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Obstet Gynecol. 2005 Oct;106(4):707-12.

Levator trauma after vaginal delivery.

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1
Royal Prince Alfred Hospital, Sydney, and University of Sydney, Western Clinical School, Nepean Campus, Australia. hpdietz@bigpond.com

Abstract

OBJECTIVE:

To date, the evidence on pelvic floor injury in labor remains sketchy due to a lack of prospective studies comparing pelvic floor imaging before and after childbirth. We intended to define the incidence of major trauma to the pubovisceral muscle.

METHODS:

A total of 61 nulliparous women were seen at 36-40 weeks of gestation in a prospective observational study. The assessment included an interview and 3-dimensional translabial ultrasound and was repeated 2-6 months postpartum.

RESULTS:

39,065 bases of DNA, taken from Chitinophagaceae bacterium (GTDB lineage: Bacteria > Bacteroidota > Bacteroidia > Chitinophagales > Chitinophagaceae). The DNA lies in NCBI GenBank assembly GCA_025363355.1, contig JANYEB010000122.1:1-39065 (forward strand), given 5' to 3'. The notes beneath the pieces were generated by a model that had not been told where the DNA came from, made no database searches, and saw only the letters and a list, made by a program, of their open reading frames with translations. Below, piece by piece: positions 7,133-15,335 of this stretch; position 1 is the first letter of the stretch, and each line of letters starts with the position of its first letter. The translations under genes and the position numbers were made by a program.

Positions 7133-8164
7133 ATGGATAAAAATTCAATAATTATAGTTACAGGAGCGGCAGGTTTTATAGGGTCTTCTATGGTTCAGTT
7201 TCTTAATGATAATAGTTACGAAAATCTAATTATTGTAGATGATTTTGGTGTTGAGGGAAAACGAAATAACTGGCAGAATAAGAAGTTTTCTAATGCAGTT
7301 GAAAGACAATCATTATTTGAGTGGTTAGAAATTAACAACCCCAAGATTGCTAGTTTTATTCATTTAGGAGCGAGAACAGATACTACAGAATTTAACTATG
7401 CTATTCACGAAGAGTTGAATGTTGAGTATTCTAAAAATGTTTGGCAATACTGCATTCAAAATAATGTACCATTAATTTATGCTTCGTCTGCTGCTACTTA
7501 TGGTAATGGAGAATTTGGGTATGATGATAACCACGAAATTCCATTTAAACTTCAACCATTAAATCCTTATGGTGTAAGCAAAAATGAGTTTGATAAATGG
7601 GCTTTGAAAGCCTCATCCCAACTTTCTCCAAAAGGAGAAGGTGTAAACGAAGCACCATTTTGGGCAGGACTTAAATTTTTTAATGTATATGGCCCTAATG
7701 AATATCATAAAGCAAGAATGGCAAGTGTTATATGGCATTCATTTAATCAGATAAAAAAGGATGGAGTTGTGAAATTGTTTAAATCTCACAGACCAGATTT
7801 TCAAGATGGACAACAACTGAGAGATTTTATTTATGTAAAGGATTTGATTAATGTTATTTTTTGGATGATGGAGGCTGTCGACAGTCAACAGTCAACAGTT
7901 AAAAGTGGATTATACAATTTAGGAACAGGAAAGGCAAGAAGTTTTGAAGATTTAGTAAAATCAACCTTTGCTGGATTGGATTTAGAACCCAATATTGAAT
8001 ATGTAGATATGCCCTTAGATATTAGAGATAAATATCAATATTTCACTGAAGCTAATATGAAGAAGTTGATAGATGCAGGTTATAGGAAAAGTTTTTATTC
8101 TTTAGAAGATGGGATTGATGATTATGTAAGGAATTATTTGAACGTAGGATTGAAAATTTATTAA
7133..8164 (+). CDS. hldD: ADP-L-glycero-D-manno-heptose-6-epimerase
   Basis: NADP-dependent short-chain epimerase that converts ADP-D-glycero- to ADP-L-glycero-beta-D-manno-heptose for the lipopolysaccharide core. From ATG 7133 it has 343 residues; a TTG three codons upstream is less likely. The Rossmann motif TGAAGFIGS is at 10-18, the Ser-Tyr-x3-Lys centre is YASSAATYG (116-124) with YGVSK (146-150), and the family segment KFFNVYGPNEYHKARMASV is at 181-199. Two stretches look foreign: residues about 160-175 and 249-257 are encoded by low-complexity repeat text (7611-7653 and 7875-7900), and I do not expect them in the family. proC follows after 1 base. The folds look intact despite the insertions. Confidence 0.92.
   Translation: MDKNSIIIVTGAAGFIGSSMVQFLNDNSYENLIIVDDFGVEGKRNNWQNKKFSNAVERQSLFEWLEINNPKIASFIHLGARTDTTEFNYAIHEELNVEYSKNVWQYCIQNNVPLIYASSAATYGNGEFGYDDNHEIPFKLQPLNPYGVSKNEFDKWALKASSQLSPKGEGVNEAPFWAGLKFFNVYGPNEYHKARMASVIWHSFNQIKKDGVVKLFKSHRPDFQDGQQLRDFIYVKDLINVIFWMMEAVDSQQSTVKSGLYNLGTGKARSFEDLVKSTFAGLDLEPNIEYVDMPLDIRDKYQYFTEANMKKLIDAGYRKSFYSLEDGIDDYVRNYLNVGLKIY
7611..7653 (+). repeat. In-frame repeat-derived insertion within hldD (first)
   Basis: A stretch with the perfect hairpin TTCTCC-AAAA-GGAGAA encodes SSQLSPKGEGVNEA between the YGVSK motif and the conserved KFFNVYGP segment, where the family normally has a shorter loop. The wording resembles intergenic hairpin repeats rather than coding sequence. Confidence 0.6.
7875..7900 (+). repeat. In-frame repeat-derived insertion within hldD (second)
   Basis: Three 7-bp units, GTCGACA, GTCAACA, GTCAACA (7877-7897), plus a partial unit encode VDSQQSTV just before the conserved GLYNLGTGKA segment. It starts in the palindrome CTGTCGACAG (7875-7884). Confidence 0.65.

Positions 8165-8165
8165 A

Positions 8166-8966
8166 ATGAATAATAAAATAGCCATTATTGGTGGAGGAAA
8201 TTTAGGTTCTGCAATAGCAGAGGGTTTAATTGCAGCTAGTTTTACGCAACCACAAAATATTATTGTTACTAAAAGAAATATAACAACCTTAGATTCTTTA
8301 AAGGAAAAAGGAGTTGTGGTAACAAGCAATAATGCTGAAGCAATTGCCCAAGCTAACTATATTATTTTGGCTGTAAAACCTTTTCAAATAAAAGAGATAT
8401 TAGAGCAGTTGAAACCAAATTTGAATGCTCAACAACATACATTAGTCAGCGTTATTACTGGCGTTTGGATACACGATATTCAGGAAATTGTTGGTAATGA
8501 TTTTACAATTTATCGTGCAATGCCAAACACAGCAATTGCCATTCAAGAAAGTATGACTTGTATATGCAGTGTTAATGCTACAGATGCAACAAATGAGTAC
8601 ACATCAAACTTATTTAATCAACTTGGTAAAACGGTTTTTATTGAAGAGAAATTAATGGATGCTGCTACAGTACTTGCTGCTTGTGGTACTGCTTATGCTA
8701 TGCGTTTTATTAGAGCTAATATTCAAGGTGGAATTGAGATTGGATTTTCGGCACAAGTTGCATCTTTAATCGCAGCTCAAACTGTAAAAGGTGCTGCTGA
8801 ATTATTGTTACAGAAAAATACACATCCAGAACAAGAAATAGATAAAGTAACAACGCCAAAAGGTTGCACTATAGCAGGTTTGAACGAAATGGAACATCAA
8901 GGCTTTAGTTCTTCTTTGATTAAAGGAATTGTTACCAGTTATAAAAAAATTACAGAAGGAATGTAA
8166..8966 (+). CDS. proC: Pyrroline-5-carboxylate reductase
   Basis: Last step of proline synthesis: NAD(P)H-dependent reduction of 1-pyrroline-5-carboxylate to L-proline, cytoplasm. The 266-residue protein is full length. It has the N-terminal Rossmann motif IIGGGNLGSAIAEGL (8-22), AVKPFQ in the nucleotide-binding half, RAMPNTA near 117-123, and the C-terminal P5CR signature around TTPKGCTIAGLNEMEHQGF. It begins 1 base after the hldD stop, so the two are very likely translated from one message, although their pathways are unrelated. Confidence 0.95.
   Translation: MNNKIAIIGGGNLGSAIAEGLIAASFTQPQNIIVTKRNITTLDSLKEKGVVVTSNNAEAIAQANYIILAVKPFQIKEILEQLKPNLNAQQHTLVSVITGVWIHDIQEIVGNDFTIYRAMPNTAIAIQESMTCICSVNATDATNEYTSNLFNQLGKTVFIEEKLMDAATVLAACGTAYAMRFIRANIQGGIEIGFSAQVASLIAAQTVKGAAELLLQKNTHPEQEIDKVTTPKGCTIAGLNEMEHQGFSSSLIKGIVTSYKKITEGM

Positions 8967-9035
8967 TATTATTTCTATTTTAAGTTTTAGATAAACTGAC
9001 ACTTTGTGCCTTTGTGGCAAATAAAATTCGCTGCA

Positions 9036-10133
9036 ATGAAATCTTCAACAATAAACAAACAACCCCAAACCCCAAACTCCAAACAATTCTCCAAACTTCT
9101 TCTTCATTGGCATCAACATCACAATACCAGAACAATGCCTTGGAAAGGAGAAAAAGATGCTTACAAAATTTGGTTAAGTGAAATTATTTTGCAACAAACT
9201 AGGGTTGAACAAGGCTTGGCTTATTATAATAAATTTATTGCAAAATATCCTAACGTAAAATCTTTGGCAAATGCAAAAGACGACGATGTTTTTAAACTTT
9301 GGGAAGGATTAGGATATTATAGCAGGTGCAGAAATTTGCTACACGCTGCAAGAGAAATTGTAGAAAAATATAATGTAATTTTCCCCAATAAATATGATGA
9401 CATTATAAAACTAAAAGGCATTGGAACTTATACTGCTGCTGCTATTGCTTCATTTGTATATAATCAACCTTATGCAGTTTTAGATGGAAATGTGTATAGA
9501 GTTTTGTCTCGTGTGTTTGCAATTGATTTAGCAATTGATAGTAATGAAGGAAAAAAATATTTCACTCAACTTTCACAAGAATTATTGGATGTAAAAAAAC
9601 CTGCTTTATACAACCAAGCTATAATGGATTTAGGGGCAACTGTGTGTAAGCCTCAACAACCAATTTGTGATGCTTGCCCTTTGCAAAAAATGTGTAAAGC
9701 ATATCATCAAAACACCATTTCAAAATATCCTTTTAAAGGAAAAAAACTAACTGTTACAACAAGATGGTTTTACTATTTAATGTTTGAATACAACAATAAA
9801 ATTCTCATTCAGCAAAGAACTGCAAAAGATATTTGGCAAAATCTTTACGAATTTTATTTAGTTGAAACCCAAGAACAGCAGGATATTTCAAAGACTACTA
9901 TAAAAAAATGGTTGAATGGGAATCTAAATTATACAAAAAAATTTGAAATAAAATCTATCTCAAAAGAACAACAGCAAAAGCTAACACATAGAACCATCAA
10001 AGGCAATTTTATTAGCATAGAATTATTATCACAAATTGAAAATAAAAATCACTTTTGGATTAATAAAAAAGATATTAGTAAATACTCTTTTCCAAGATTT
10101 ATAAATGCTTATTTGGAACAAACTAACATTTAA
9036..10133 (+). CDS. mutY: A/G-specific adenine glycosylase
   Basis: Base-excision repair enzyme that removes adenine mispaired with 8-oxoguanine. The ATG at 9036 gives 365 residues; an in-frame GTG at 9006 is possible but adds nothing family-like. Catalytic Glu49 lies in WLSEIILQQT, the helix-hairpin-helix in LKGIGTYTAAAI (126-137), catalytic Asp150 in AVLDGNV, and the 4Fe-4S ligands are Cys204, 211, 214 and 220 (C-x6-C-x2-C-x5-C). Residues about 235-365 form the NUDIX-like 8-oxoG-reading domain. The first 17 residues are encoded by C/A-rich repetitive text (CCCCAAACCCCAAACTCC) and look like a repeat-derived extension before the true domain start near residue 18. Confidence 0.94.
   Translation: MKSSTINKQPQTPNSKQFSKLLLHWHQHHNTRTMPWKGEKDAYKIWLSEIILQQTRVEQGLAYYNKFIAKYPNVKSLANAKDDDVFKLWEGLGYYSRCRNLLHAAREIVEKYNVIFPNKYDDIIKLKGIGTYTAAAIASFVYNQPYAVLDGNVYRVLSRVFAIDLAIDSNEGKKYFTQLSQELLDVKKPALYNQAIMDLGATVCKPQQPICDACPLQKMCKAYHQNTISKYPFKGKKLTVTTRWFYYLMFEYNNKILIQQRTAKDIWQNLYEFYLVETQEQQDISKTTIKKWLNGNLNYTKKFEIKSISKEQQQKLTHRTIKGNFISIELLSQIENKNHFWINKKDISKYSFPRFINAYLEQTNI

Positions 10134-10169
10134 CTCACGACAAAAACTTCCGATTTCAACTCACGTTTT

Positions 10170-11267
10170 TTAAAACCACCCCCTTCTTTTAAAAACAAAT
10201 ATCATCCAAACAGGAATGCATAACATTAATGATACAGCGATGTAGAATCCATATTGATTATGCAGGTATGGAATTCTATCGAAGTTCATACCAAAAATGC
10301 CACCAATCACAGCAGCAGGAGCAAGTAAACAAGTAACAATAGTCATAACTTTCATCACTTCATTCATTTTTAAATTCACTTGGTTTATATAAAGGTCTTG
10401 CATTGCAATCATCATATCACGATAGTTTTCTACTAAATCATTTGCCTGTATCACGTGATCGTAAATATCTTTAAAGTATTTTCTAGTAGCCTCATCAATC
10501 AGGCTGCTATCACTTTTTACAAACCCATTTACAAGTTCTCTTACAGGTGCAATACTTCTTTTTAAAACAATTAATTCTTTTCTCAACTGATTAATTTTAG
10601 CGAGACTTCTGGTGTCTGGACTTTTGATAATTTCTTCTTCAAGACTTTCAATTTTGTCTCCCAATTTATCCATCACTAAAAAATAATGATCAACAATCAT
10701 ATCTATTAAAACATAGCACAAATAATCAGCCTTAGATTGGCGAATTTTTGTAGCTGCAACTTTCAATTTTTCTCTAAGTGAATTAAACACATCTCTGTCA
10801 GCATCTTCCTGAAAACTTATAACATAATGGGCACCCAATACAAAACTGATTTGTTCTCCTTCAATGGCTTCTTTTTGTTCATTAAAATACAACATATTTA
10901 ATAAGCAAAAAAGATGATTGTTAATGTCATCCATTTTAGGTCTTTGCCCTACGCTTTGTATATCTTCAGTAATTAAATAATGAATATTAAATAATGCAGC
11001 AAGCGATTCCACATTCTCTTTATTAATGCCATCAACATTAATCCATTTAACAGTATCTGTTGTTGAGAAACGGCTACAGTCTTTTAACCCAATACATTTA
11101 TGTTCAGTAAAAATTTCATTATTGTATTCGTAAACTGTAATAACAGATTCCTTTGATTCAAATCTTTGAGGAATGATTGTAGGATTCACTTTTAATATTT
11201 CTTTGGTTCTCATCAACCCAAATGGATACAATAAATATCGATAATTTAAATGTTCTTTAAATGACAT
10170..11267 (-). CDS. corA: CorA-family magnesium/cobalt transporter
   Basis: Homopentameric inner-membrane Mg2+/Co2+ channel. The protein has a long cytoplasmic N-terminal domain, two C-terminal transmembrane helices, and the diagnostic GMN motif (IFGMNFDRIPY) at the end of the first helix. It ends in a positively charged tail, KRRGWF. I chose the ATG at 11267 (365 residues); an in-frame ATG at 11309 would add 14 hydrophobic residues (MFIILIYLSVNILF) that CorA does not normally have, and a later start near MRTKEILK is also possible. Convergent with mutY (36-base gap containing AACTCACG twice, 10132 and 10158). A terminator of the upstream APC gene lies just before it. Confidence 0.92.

Fifty women (82%) were seen postpartum. Of the 39 women delivered vaginally, levator avulsion was diagnosed in 14 (36%, 95% confidence interval 21-51%). Among those delivered vaginally, there were associations with higher maternal age (P = .10), vaginal operative delivery (P = .07), and worsened stress incontinence postpartum (P = .02).

CONCLUSIONS:

Avulsion of the inferomedial aspects of the levator ani from the pelvic sidewall occurred in approximately one third of all women delivered vaginally and was associated with stress incontinence 3 months after childbirth.

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